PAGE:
I have a syntek mini dvr and I need to know how to set time and date
The instructions in the "Time Set" directory on the supplied mini-CD say to run the "time.bat" file, then copy the resulting "time.txt" file to the root directory of the device.
That will not work if your Windows is set to the US locale for date/time! Many other locales probably won't work either. Apparently the "time.bat" file was only developed for and/or tested under the China locale. The resulting "time.txt" file will not be in the proper format nor contain a valid date and time if generated by their "time.bat" in the wrong locales!
It will only work if, at a Command Prompt (Start/Run "cmd") on your system, "echo %date%" returns a date in the format "2010-12-31 Fri" (where "12" is a month number [December in this case] and "31" is a day number - any punctuation is acceptable - it need not be hyphens). US systems generally return "Fri 12/31/2010" for the same date, which will not work for this.
Instead, one way is to simply manually create a "time.txt" file in the format shown in the instructions. It consists of a single line in the format:
This would be for 12:34:56 PM on December 23rd, 2010, for instance.
Copy that file (which must be named "time.txt" and nothing else!) into the root directory, then Safely Remove, power it off, unplug it, eject and re-insert the SD card, turn it back on, and press the "Record" button and record a few seconds.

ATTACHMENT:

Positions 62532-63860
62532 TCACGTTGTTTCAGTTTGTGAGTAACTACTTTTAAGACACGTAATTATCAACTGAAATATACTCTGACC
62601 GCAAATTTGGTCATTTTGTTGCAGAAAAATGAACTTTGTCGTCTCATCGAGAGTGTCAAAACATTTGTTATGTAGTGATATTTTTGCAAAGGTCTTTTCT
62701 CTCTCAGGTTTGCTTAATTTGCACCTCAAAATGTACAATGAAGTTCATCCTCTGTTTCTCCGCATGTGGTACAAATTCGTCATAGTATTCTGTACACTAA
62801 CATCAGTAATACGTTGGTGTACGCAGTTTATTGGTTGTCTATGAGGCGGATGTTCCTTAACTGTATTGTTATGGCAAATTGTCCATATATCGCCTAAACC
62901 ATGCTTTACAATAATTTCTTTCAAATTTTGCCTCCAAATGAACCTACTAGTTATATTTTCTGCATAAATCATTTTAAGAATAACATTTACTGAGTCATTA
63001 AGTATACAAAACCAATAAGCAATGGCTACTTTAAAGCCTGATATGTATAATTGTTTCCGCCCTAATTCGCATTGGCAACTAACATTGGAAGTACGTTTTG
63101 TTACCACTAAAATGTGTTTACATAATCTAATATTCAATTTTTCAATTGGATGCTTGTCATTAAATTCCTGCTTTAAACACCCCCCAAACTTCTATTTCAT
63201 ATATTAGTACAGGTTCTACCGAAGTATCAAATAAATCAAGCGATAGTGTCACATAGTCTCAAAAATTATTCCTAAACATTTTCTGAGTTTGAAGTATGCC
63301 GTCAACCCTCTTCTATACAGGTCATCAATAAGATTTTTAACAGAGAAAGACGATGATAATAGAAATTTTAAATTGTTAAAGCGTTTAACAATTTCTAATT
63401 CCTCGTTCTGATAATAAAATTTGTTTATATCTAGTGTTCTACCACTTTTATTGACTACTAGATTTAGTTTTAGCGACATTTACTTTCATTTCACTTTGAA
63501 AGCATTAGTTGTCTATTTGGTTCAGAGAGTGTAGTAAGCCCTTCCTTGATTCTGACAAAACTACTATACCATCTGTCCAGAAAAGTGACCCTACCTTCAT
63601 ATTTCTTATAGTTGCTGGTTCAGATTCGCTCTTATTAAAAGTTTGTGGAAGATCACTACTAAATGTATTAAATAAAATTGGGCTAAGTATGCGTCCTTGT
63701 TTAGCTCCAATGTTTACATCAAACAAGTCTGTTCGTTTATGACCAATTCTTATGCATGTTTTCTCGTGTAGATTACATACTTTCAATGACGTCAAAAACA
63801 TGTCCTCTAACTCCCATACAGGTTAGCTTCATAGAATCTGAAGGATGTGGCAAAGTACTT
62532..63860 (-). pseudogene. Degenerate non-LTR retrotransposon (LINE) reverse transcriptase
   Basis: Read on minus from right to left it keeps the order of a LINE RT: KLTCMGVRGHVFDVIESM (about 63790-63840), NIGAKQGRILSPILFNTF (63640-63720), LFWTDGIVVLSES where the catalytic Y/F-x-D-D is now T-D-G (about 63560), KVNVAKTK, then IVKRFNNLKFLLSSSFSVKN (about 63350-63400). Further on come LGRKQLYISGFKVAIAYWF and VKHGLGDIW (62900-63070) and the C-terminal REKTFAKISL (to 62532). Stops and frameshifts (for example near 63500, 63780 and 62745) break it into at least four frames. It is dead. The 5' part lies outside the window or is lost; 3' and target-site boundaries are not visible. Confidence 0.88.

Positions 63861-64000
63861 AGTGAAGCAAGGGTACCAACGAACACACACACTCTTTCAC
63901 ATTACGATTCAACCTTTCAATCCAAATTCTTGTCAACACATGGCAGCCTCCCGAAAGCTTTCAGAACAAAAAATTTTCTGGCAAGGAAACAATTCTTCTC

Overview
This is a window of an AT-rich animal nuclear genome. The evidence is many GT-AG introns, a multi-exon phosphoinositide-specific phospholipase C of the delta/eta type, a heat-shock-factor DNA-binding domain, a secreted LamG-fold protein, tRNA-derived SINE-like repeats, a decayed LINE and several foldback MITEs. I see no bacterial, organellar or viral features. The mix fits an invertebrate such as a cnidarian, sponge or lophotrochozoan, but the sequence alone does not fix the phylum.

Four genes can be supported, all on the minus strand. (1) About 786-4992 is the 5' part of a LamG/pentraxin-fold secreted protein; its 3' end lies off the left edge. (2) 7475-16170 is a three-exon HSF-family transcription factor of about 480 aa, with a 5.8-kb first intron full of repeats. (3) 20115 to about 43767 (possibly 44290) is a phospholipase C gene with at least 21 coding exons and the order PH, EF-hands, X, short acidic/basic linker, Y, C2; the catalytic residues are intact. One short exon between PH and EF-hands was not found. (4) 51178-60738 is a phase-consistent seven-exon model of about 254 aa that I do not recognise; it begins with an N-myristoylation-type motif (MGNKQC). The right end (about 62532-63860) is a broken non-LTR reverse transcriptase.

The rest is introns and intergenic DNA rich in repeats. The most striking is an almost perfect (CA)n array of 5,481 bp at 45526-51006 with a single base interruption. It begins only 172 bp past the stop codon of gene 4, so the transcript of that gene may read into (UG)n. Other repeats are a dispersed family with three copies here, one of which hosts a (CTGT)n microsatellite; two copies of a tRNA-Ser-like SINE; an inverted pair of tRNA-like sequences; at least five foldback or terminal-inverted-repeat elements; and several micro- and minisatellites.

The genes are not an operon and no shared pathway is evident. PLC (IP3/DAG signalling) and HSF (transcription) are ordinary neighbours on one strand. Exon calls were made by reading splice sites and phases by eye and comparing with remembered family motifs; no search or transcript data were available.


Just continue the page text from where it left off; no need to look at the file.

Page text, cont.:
If you're brave, you can edit the "time.bat" file to properly handle your system. Open it into any text or code editor (NotePad will do) and look down about a dozen lines. You'll see these lines:
Change the last four lines in that group to read as follows (for US dates) - changed digits are boldfaced:
The syntax "set yy=%b:~10,4%" means "In the variable b (which contains the system date string as assigned in the previous line, "set b=%date%"), start at Character #10 (where the leftmost / first character is considered to be Character #0, not Character #1!), extract the 4 characters beginning with that one, and assign them to the variable yy."
The variable "yy" needs the four-digit year in the Common Era (aka "C.E." or "A.D."), "zz" the month (zero-padded to two digits), and "dd" the day (ditto). "xx" is assigned the three-letter abbreviated weekday, but that isn't actually copied to the "time.txt" file so there's no need to really worry about that line.
For most locales, it should suffice to simply change the starting position of the respective substring (the number between the tilde ["~"] and the comma [","]), as I did above.
The %time% string is earlier assigned to variable "a" and broken down into 24-hour hour (hh), minute (mm), and second (ss), but those should be pretty much the same in most locales. The code there shouldn't need to be modified, unless your locale returns %time% in some other format than "hh:mm:ss.cc" where "cc" is hundreths of a second. Again, the punctuation doesn't matter: it doesn't have to be colons (":"). Only the positioning matters.
To adapt this to another locale, simply execute "echo %date%" at your Command Prompt and analyze it to find the starting positions of the Year, Month, and Day (remember to start counting the characters at zero instead of one!), then change the above lines accordingly.
Feb 11, 2010 |